|Gau of Nazi Germany|
|Nazi Germany showing its administrative|
subdivisions (Gaue and Reichsgaue).
|•||Munich Agreement||30 September 1938|
|•||Reichsgau established||15 April 1939|
|•||German Instrument of Surrender||8 May 1945|
|Today part of||Czech Republic|
The Reichsgau Sudetenland was an administrative division of Nazi Germany from 1939 to 1945. It comprised the northern part of the Sudetenland territory, which was annexed from Czechoslovakia according to the 1938 Munich Agreement. The Reichsgau was headed by the Sudeten German activist Konrad Henlein in the rank of a Reichsstatthalter. The administrative capital was Reichenberg (Liberec).
In the course of the German occupation of Czechoslovakia, on 30 September 1938 the Heads of Government of the United Kingdom, France, Italy, and Germany signed the Munich Agreement, which enforced the cession of the Sudetenland to Germany. Czechoslovak representatives were not invited. On 1 October, invading Wehrmacht forces occupied the territory. The new Czechoslovak-German borders were officially fixed in a treaty on 21 November 1938. In consequence, the Czechoslovak Republic lost about one third of its population, its most important industrial area, and also its extended border fortifications.
Initially, the German Army (Heer) established a civil administration under occupational law. On 1 October 1938, Konrad Henlein was appointed Reichskommissar of Sudetenland; however he did not assume power until 20 October. The Sudeten German Party was merged into the Nazi Party, all other political parties were banned. The Czech population had to accept German citizenship or were expelled and forcibly relocated to the Czechoslovak rump state, which itself from March 1939 was occupied by Germany and incorporated as "Protectorate of Bohemia and Moravia".
The Reichsgau was established by law of 25 March 1939, with effect from 15 April. The administrative structure was fixed on May 1. Smaller areas in the east, such as the Hlučín Region, were ceded to the Prussian Province of Silesia, while the western and southern Sudetenland territories were attached to the Bavarian Gau Bayreuth as well as to the Austrian Reichsgaue Oberdonau and Niederdonau.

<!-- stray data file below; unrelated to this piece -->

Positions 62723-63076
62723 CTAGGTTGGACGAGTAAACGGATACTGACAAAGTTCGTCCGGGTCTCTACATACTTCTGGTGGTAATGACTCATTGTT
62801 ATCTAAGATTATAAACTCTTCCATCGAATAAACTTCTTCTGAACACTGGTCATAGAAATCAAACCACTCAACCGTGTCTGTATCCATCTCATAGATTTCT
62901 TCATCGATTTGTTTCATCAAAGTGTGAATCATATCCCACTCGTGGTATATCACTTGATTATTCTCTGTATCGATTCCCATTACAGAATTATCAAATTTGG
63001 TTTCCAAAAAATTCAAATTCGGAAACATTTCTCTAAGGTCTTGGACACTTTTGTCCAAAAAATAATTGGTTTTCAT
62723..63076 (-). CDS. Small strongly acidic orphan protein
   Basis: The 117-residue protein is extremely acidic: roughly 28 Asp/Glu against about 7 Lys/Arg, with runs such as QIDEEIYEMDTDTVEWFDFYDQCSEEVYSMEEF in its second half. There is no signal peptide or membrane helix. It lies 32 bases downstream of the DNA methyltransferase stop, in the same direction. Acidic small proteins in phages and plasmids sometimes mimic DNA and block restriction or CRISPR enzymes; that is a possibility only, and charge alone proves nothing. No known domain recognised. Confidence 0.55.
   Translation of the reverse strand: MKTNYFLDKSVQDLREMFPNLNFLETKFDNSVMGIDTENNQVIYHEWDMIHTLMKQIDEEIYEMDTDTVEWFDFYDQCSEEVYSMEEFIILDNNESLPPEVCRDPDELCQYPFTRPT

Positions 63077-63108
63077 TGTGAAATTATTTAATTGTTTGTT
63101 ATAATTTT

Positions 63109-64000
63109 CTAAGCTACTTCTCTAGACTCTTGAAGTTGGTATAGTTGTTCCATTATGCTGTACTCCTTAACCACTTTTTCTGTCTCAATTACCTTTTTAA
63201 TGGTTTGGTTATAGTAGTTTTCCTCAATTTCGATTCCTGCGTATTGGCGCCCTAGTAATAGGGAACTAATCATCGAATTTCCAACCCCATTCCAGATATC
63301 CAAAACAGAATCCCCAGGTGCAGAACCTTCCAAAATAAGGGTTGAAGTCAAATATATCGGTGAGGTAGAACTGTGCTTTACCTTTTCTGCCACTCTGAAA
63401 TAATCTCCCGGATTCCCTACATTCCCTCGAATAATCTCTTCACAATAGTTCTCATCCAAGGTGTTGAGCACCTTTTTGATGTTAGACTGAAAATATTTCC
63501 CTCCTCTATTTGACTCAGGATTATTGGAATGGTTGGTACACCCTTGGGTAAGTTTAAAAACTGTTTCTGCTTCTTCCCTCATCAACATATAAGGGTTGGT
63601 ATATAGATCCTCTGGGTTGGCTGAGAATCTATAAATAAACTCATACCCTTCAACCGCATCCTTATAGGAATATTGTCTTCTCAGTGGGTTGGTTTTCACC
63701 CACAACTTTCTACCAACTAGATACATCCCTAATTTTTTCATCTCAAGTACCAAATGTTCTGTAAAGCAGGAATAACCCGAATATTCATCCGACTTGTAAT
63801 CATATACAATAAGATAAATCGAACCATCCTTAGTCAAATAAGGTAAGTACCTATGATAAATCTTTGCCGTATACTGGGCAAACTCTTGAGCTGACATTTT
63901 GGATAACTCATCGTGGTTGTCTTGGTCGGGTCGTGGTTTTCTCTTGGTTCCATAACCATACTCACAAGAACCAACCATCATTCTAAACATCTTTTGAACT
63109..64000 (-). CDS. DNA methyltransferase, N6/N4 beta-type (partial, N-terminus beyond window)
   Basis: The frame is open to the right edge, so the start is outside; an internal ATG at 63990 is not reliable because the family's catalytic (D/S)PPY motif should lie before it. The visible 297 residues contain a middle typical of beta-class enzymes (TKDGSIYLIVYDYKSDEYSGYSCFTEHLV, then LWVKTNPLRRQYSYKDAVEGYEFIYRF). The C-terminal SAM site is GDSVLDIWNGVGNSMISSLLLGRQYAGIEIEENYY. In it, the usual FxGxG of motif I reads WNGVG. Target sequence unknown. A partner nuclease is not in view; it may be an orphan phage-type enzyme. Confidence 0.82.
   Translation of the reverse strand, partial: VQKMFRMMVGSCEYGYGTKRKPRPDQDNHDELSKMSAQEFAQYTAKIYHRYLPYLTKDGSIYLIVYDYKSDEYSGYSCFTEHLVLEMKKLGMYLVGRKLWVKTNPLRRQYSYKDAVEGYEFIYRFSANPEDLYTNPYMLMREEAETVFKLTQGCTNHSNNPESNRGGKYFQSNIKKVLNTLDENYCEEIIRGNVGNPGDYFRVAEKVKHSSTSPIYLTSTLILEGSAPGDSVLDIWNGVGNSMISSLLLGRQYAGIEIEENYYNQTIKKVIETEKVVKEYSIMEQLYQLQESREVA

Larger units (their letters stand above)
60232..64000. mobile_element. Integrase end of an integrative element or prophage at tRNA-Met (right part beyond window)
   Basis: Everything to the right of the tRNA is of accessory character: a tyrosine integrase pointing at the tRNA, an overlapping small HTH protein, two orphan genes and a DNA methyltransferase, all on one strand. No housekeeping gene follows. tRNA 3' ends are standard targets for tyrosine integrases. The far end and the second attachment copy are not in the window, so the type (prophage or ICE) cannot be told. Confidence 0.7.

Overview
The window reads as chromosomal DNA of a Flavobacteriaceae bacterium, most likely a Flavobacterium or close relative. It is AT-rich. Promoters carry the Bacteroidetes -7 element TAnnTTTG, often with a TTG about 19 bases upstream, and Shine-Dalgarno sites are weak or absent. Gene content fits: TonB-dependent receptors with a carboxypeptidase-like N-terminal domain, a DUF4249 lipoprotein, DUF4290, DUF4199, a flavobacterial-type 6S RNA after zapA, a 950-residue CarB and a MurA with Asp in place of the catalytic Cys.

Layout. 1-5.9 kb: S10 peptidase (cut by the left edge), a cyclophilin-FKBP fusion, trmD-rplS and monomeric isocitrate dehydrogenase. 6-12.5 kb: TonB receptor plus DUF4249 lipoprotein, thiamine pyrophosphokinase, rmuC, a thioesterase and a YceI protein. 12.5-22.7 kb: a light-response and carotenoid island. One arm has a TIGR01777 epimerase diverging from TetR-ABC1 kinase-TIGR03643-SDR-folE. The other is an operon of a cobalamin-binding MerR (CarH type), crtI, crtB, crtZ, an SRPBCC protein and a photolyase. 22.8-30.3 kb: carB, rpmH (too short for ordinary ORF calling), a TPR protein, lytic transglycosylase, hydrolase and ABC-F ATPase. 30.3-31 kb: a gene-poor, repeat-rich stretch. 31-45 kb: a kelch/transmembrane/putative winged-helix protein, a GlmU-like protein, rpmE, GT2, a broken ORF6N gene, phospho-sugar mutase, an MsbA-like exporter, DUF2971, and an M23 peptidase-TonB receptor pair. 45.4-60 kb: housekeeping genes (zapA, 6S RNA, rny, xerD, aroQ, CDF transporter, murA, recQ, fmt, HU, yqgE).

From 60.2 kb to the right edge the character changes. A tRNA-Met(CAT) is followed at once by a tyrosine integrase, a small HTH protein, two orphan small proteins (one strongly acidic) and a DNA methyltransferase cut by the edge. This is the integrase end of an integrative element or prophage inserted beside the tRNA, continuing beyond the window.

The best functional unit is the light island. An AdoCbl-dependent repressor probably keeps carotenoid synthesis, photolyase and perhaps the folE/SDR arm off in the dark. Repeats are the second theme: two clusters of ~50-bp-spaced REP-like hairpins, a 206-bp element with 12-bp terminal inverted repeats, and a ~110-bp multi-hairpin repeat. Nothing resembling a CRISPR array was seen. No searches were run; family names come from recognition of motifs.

After Germany's defeat in World War II, the Czechoslovak state was re-established and the Sudeten German population was expelled.
The Theresienstadt concentration camp was located in the Protectorate of Bohemia and Moravia, near the border to the Reichsgau Sudetenland. It was designed to concentrate the Jewish population from the Protectorate and gradually move them to extermination camps and also held Western European and German Jews. While not an extermination camp itself the harsh and unhygienic conditions still reuslted in the death of 33,000 of the 140,000 Jews brought to the camp while a further 88,000 were sent to extermination camps and only 19,000 survived.
- Konrad Henlein: 15 April 1939 to 8 May 1945
- 1939–1945: Hans Krebs
- Böhmisch Leipa
- Deutsch Gabel
- Friedland (Isergebirge)
- Gablonz an der Neiße
- Falkenau an der Eger
- Sankt Joachimsthal
- 1939–1943: Friedrich Zippelius
- 1943–1945: Karl Ferdinand Edler von der Planitz
- Mährisch Schönberg
- Mährisch Trübau
- Neu Titschein
- Gauliga Sudetenland, the highest association football league in the Gauliga from 1938 to 1945
- "Die NS-Gaue" [The Nazi Gaue]. dhm.de (in German). Deutsches Historisches Museum. Retrieved 24 March 2016.
- "Die Besetzung des Sudetengebietes 1938" [The occupation of the Sudetenland in 1938]. dhm.de (in German). Deutsches Historisches Museum. Retrieved 24 March 2016.
- "Übersicht der NSDAP-Gaue, der Gauleiter und der Stellvertretenden Gauleiter zwischen 1933 und 1945" [Overview of Nazi Gaue, the Gauleiter and assistant Gauleiter from 1933 to 1945]. zukunft-braucht-erinnerung.de (in German). Zukunft braucht Erinnerung. Retrieved 24 March 2016.
- "Theresienstadt" (PDF). yadvashem.org. Yad Vashem. Retrieved 13 April 2016.
- "Reichsgau Sudetenland". verwaltungsgeschichte.de (in German). Retrieved 24 March 2016.